Having my own workplace in mind, I would split my answer in 3 parts:
Translating business requirements into code needs a lot of people / communication skills. I guess David and Ben nailed it already, and I especially liked Gregory Brown's tweet. There really doesn't seem to be any correlation between CS degree and skill-on-the-job, as long as one has a scientific background and is used to structured thinking & planning.
Building libraries & frameworks for other developers as well as setting up coding guidelines requires quite a bit of CS stuff. You better know the complexity of your algorithms and some systems theory. Here I see a correlation between software quality and a CS degree. But you don't need as much communication skill, because your customers (the other developers) pretty much understand you right away.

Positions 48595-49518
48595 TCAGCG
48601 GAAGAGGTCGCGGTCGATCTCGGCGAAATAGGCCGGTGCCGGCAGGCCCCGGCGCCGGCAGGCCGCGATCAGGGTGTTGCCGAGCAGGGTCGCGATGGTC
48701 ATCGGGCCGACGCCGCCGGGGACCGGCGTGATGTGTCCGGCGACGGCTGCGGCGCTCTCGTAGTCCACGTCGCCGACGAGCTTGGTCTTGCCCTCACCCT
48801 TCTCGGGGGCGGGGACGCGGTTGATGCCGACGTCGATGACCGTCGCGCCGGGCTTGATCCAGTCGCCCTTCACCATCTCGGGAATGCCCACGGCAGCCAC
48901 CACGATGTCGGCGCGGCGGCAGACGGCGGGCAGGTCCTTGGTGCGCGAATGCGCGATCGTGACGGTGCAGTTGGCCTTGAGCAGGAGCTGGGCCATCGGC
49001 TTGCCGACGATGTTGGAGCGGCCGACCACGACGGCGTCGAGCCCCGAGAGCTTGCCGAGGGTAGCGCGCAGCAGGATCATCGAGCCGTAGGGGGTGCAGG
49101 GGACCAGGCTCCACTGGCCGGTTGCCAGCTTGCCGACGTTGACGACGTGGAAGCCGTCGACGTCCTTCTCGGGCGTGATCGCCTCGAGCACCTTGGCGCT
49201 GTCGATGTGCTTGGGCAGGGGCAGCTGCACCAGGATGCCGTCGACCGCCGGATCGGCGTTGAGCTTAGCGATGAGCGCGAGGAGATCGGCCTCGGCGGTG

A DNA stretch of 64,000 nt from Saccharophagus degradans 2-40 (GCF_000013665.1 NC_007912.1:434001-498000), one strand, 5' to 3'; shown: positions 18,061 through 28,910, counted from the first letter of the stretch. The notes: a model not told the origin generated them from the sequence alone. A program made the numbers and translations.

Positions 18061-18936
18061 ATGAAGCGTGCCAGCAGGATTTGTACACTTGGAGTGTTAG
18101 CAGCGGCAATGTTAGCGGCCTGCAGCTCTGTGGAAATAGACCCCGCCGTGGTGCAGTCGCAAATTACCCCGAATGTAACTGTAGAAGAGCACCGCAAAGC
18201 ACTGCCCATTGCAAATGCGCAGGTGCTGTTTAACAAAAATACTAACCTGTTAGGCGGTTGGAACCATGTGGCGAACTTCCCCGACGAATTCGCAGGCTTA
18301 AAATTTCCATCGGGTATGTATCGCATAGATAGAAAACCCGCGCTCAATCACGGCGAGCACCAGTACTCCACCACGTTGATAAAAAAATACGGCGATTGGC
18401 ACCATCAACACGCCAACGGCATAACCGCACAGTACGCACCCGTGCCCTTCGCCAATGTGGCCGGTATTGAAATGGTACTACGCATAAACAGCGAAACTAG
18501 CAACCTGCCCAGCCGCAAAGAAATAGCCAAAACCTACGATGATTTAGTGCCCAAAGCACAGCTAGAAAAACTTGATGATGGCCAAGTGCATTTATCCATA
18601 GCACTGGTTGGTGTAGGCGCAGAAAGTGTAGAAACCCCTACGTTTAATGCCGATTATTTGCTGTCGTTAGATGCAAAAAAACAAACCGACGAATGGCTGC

DevOps stuff, capacity planning, cloud deployment. I'm not sure about the correlation here. You need to to know a bit about hardware, more about operating systems and probably also containers. But you can compensate knowledge about software / algorithms / systems theory by just doing a lot of testing. I would say it doesn't matter if you've got a CS degree as long as you excel at scripting and automation. However communication can be really tough between development and operations, if politics in your company pushes both departments in different directions.
We're a place where coders share, stay up-to-date and grow their careers.
We strive for transparency and don't collect excess data.